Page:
Friday, 3 October 2008

Well I Never

If anyone had asked me how Madrid ranks in size of European cities, I'd have guessed about tenth. And I'd have been wrong. I only mention this because MamaDuck read something on the topic a few days ago. In fact, Madrid is Europe's third-largest city.

London is number one, obviously, followed by Berlin. But what about Paris? Surely that's the second-biggest? Mais non, it's fifth, with just a bit over 2 million peeps.

Here's the full top 100, and it contains lots of surprises. I should point out that the figures are city administrative areas, not 'greater' or metropolitan areas.

You learn something new every day.

5 comments:

Bill said...

Quite an interesting little snippet of information indeed, but whilst the parameters of how the populations of the various cities are established are clear, I think in the case of Paris it is a little mis-leading. The administrative area of Paris is relatively small (basically the area within the Périphérique motorway, much closer to the centre than the M25 is in London) and it is almost impossible to consider Paris in isolation from the Île-de-France of which it is the centre: the wikipedia article on that is here:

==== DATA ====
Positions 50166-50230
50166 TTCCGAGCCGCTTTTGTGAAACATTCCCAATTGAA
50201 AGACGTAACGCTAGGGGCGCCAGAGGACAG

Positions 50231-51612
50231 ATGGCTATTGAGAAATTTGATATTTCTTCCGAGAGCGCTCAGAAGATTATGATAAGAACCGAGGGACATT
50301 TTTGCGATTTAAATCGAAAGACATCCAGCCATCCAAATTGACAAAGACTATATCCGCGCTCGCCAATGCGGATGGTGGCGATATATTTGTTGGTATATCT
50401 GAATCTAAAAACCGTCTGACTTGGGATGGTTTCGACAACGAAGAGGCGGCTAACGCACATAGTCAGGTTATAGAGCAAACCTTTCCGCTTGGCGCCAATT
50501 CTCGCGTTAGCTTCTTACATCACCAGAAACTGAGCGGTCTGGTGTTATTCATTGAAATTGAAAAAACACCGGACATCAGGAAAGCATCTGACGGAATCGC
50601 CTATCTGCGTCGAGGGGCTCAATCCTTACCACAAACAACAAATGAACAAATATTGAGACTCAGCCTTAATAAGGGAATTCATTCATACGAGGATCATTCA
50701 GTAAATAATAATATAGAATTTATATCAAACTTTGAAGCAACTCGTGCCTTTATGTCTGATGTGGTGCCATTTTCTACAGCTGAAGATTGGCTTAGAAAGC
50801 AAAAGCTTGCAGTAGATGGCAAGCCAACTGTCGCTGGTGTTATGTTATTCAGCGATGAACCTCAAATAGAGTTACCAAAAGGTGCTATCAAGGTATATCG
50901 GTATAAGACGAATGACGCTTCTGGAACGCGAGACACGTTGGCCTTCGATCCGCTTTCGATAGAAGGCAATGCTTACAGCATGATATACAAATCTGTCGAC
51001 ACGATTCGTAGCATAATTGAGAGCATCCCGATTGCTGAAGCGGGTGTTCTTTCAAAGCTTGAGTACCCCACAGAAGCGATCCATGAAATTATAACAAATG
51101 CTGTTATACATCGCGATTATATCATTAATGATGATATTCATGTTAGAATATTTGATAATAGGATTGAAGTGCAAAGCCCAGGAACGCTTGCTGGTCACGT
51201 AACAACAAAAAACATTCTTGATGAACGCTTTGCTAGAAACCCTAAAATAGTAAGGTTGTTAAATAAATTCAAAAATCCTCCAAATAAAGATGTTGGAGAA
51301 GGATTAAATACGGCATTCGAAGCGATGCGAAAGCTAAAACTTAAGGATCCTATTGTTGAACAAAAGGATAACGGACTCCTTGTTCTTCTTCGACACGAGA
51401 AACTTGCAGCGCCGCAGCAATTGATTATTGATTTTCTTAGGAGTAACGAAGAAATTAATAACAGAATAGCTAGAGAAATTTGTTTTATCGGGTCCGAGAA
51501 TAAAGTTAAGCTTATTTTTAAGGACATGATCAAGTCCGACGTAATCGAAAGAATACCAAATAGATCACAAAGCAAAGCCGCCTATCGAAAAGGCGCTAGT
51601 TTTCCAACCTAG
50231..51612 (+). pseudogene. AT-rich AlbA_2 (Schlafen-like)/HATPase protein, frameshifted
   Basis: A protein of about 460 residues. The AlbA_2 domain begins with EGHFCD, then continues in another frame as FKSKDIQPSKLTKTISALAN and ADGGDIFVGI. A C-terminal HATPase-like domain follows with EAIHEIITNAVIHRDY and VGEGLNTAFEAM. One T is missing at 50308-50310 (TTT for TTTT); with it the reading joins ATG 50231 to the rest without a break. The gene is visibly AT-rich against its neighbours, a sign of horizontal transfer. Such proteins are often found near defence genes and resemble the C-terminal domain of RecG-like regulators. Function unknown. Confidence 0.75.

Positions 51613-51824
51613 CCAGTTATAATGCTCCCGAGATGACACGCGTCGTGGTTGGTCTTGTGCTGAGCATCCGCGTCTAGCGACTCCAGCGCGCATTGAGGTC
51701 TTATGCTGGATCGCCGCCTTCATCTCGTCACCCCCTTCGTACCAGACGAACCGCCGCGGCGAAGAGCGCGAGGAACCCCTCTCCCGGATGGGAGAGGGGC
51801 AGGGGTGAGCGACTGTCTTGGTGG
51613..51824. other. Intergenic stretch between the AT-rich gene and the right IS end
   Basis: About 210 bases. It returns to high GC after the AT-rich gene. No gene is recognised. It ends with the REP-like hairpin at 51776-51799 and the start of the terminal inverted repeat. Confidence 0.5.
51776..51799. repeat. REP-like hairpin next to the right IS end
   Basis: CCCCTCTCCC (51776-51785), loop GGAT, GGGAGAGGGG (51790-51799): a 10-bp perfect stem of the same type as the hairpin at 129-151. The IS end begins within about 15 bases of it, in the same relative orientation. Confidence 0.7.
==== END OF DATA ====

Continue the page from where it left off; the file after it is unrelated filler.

http://en.wikipedia.org/wiki/%C3%8Ele-de-France_(region)

The vast bulk of people who work in Paris commute daily into the city from the Île-de-France; those who live inside the Périphérique basically fall into two categories, in my view, a largish number of poorish people who live in cramped conditions and a much smaller number of relatively wealthy people; the 'middle classes' generally don't live there. I spent 4 years there and lived in one of the best parts of Paris (the 16th) not because I am particularly wealthy, but I had an 'apartement de fonction' from my employer which was as much property investment as accommodation and furnished/equipped accordingly and in keeping with its location.

On this basis the 'real' populations of both London and Paris should be considered as considerably higher than the raw administrative data would imply. I don't get the impression that Madrid or Berlin are so disproportionately large in terms of their total populations as there are many quite large cities dotted around the two countries, whereas in France and the UK there are fewer very large cities outside the capitals, or that is my impression anyway.

dubaibilly said...

I'm surprised that Leeds has a greater population than Manchester - and how did Wakefield get into that list?

Keefieboy said...

Yeah, I think it is a bit misleading: Wakefield?! Piddly little place. And Manchester is definitely bigger than Leeds. And Paris is bigger than Madrid.

Troy said...

But remember that Madrid, like other cities, sprawls southward and creeps northward up the mountain. Technically Getafe, Mostoles, Leganes etc in the south are their own cities, but now fall under Metro Madrid. While to the north, dormitory communities now reach all the way up to El Escorial and beyond.

It would be interesting to compare the populations of the Ile-de-France and the Comunidad de Madrid.

japanexplained said...

Those stats are about as meaningless as the "classic" comparing countries by their TOEIC or TOEFL scores, imo. A case for that BBC Radio 4 programme about statistics whose name I've forgotten?

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